The Problem

“Robert was an 11-year-old in 5th grade who, in his rush to get to school on time, put on a dirty pair of pants from the laundry basket. He did not notice that his Boy Scout pocketknife was in one of the pockets until he got to school. He also did not notice that it fell out when he was running in gym class. When the teacher found it and asked whom it belonged to, Robert volunteered that it was his, only to find himself in police custody minutes later. He was arrested, suspended, and transferred to a disciplinary school.” 1

Stories like Robert’s are becoming commonplace. Kids are labeled as “criminals” or “problematic” before they are even teenagers. Zero tolerance policies are responsible for this criminalization of youth. These policies, initially created to combat drugs in the 1980s,2 were first implemented into schools in order to combat bullying.3 Now, these policies are used to punish a wide range of offenses in schools, some as juvenile as burping. Many scholars note that “Incidents once handled by a trip to the principal’s office are [now] dealt with by police and the justice system, contributing to the climate of suspension and exclusion.” 4. As such, increased use of zero-tolerance policies has led to an expansion of the school to prison pipeline.5  The term “school to prison pipeline” refers to the fact that a disproportionate number of low income and minority students are pushed out of school and into prison. As such, zero-tolerance policies have become tools that perpetuate institutional racism. They must be eliminated.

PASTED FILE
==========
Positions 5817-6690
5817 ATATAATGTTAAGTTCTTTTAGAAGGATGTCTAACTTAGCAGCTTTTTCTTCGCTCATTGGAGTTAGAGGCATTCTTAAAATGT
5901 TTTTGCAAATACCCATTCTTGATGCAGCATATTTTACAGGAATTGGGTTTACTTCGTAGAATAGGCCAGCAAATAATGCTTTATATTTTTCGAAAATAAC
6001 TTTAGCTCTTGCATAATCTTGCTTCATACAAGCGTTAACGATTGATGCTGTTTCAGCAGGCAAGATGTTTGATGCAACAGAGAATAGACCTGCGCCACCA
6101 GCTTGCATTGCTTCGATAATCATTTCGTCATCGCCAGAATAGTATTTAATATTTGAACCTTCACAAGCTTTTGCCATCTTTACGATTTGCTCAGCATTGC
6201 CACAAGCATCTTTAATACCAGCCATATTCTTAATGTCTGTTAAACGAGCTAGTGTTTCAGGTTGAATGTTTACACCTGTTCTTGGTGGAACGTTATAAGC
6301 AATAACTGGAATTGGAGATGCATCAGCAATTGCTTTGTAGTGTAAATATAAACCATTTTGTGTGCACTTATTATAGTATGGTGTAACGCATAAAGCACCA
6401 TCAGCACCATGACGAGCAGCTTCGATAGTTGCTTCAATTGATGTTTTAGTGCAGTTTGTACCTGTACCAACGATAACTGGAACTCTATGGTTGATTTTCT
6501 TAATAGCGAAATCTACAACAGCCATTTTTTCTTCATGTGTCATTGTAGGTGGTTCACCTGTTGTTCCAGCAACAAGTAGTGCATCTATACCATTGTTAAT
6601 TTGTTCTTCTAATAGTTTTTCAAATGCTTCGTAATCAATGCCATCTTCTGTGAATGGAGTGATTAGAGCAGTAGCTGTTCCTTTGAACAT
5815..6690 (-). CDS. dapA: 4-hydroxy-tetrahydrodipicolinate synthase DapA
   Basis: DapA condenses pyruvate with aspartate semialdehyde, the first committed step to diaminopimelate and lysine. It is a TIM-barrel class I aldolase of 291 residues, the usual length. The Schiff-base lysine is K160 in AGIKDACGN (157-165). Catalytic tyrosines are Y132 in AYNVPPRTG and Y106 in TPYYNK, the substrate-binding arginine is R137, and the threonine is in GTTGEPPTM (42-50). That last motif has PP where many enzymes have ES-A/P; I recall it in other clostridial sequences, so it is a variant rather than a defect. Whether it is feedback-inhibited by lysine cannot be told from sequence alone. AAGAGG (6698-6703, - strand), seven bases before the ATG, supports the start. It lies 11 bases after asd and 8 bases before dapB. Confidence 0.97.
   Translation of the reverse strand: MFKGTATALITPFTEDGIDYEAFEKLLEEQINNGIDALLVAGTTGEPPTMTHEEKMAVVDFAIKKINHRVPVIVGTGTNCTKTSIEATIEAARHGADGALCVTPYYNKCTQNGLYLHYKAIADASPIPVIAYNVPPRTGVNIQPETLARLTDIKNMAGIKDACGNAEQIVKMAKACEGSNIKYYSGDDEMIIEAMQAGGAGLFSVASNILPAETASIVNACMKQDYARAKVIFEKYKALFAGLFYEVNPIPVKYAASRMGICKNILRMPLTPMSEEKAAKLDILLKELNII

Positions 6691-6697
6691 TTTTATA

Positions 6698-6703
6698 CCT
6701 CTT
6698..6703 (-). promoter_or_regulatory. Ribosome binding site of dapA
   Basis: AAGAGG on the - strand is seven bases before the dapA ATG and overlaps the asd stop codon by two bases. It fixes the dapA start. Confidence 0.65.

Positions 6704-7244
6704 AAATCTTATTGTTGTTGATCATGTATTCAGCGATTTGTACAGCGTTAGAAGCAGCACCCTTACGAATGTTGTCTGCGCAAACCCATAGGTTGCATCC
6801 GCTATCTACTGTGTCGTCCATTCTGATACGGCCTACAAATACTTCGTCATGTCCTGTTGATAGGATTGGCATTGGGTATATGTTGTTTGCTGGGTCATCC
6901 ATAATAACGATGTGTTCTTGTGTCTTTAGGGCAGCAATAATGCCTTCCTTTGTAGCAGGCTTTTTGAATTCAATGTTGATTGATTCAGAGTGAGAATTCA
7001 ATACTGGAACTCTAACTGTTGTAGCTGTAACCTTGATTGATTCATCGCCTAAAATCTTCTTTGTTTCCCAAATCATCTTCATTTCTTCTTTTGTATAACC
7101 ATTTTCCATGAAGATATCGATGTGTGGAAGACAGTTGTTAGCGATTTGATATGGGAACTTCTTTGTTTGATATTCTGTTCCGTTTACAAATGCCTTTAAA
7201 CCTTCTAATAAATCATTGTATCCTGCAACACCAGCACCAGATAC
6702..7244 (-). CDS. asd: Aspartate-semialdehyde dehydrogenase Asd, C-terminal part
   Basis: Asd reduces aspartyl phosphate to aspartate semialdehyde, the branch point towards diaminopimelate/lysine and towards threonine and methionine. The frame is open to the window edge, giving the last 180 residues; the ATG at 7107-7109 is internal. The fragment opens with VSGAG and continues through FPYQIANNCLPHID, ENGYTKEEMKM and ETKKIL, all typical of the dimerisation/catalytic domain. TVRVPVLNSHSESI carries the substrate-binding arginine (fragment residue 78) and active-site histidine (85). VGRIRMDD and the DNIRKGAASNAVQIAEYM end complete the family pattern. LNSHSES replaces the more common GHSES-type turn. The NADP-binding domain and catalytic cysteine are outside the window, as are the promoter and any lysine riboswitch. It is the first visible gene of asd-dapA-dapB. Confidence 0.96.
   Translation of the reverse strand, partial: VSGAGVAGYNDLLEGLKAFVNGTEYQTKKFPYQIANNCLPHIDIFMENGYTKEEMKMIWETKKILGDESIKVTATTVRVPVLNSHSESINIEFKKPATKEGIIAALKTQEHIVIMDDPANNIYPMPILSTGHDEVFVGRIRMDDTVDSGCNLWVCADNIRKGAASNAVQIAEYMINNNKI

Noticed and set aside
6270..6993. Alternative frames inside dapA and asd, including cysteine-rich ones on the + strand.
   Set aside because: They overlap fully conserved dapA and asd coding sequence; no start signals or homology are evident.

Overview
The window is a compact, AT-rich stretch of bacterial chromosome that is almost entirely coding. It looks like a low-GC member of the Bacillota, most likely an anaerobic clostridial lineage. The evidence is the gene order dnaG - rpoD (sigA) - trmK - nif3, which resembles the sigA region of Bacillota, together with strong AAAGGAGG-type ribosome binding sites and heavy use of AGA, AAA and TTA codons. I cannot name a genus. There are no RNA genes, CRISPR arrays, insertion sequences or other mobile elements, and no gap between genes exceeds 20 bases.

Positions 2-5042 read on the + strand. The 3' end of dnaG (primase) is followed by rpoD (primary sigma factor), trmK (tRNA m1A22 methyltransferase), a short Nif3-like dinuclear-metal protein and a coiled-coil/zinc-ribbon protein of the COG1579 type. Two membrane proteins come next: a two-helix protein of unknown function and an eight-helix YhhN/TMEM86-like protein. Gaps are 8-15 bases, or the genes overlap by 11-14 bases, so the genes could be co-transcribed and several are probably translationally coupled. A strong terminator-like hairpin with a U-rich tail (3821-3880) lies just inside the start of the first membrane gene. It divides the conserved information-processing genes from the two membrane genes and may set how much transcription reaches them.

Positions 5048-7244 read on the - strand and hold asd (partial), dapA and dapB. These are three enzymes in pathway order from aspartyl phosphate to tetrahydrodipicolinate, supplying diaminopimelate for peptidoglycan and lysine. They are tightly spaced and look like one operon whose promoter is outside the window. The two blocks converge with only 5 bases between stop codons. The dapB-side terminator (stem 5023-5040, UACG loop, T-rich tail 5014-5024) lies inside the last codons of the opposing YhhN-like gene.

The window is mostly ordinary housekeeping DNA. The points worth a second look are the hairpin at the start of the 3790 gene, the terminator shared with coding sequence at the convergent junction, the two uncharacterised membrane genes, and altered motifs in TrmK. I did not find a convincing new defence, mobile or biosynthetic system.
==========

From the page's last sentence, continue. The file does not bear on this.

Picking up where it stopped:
This website explores how zero-tolerance policies are fueling the school-to-prison pipeline, who is responsible, who is helping, and what YOU can do to halt the mass incarceration of youths